The outgoing Lexus RX seemed to have ridiculously low cargo volume (16 cubic-feet), but that was because Lexus published the measurement taken between the cargo floor and the roll-out cargo cover. The industry norm is cargo floor to the roof. True, that makes the figure closer to what I do in luggage tests, but it still undersold the RX to a massive degree. As my luggage test of the previous-generation showed, it had no problem swallowing all six bags and even offered a sliding back seat that opened up space further.
Now there is an all-new Lexus RX. The midsize SUV has a published 29.6 cubic-feet of space, which is far more in keeping with the actual space and almost certainly the measurement of floor to ceiling. At the same time, it’s also less volume than the average compact SUV (non-luxury). I’ll go into why that is later. Also, the new RX no longer has that sliding back seat, so what you see here is what you get apart from folding the seats down.
I do not know what’s under the floor in other trim levels (my guess is a spare tire or maybe additional bins as in the NX), but there are just some bins in the plug-in hybrid. Nothing that’s useful for bags, but you can store the charge cable. Not that you really need that in a plug-in hybrid, but whatever.
Let’s talk about the cargo cover. It is a giant cartridge-style cover and it does take up quite a bit of space. There’s no place to store it under the floor as in some SUVs nor was there a great place to store it atop the bags while testing, so I tested with and without the cover. (It should be noted that the Lexus NX has a different design and it’s superior, as I discovered in the NX luggage test)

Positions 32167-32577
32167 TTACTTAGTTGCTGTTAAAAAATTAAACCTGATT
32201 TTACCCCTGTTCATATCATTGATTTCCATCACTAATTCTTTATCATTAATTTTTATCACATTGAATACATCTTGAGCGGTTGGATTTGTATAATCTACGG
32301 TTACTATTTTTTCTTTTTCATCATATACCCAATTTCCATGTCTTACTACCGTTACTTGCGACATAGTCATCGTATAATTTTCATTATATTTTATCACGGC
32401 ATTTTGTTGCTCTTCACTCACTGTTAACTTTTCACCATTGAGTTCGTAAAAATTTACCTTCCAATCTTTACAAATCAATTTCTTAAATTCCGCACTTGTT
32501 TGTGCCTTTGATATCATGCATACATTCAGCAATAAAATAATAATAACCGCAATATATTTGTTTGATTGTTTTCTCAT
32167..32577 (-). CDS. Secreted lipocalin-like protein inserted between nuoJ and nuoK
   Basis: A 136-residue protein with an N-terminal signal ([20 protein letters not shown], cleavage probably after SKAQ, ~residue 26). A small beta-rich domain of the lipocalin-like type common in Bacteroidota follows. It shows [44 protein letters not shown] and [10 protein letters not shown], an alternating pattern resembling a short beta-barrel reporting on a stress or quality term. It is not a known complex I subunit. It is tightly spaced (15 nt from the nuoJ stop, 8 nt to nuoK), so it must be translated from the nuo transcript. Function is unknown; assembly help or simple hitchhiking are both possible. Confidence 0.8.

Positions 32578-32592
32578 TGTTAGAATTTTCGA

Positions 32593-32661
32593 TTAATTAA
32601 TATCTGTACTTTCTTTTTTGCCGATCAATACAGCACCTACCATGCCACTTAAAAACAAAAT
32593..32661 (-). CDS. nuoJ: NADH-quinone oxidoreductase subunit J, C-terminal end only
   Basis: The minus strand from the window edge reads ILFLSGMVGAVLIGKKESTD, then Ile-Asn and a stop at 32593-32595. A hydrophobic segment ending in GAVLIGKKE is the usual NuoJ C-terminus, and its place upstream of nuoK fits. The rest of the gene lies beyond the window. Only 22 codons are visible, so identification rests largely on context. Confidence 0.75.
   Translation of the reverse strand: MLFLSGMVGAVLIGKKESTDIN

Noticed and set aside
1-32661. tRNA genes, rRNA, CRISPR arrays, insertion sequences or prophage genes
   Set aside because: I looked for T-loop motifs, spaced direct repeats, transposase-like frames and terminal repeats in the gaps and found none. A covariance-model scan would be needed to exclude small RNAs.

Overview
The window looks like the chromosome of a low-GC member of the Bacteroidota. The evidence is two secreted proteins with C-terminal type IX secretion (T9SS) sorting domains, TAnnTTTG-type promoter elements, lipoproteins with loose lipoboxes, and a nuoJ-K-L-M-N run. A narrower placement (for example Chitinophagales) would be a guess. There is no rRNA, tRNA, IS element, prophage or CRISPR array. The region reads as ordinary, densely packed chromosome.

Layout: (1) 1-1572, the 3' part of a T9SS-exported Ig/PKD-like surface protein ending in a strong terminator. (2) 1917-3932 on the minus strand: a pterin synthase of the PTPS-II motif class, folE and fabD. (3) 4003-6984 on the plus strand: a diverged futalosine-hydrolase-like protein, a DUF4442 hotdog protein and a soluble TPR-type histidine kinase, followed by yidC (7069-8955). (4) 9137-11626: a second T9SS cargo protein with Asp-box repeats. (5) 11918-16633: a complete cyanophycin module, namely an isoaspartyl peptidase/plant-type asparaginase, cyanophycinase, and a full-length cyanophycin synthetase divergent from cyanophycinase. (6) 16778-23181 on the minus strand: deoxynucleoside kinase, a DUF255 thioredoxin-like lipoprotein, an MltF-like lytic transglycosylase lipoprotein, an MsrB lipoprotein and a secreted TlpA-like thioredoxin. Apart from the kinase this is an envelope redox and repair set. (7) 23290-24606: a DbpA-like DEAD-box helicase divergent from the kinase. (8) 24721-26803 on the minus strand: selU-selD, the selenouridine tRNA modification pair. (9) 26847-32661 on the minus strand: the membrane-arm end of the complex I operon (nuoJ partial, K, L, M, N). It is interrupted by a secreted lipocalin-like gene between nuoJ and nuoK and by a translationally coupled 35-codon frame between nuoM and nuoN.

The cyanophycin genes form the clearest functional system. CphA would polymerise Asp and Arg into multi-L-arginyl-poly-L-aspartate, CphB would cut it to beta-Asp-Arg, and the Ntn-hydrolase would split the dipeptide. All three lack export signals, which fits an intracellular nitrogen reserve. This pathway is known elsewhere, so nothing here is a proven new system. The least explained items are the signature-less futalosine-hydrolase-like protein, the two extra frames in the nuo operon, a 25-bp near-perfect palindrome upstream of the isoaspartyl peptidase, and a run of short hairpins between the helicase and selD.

As with every Luggage Test, I use two midsize roller suitcases that would need to be checked in at the airport (26 inches long, 16 wide, 11 deep), two roll-aboard suitcases that just barely fit in the overhead (24L x 15W x 10D), and one smaller roll-aboard that fits easily (23L x 15W x 10D). I also include my wife’s fancy overnight bag just to spruce things up a bit (21L x 12W x 12D).
Everything fits underneath the cargo cover. That’s a rarity among compact SUVs, and the reason I suspect the RX can do it is because of its extra width that counters the rather shallow floor-to-cover depth.
Taking a look at this, though, I would say that this roughly the space you’d get with a 16 cubic-foot trunk (or thereabouts). Also, it’s pretty obvious that another duffle bag would fit, but that’s it.
OK, let’s ditch the cover:
First, though, let’s talk about the RX’s cargo area height, or lack thereof. This would be the reason it doesn’t have as much volume as compact (non-luxury SUVs). The cargo area is almost wagon-like given how little space there’s between the ceiling and the big gray bag up there.
As such, I did not stack the bags like that to maintain rear visibility. The body’s tumblehome also prevented me from placing the big bags upright in an outboard position (where the big blue bag is on its side).
OK, now let’s see how much I could actually fit inside given normal luggage test parameters.
Not bad at all! This would be my 38-quart cooler added to the usual assortment of bags. There’s also space between the cooler and the stood-up black bag I couldn’t fill with anything. You can also see that rear visibility is maintained and nothing will fly forward.
So, this is obviously a solid performance, but also one you should probably expect from a midsize luxury SUV. It is also indeed better than the Lexus NX, but not by much.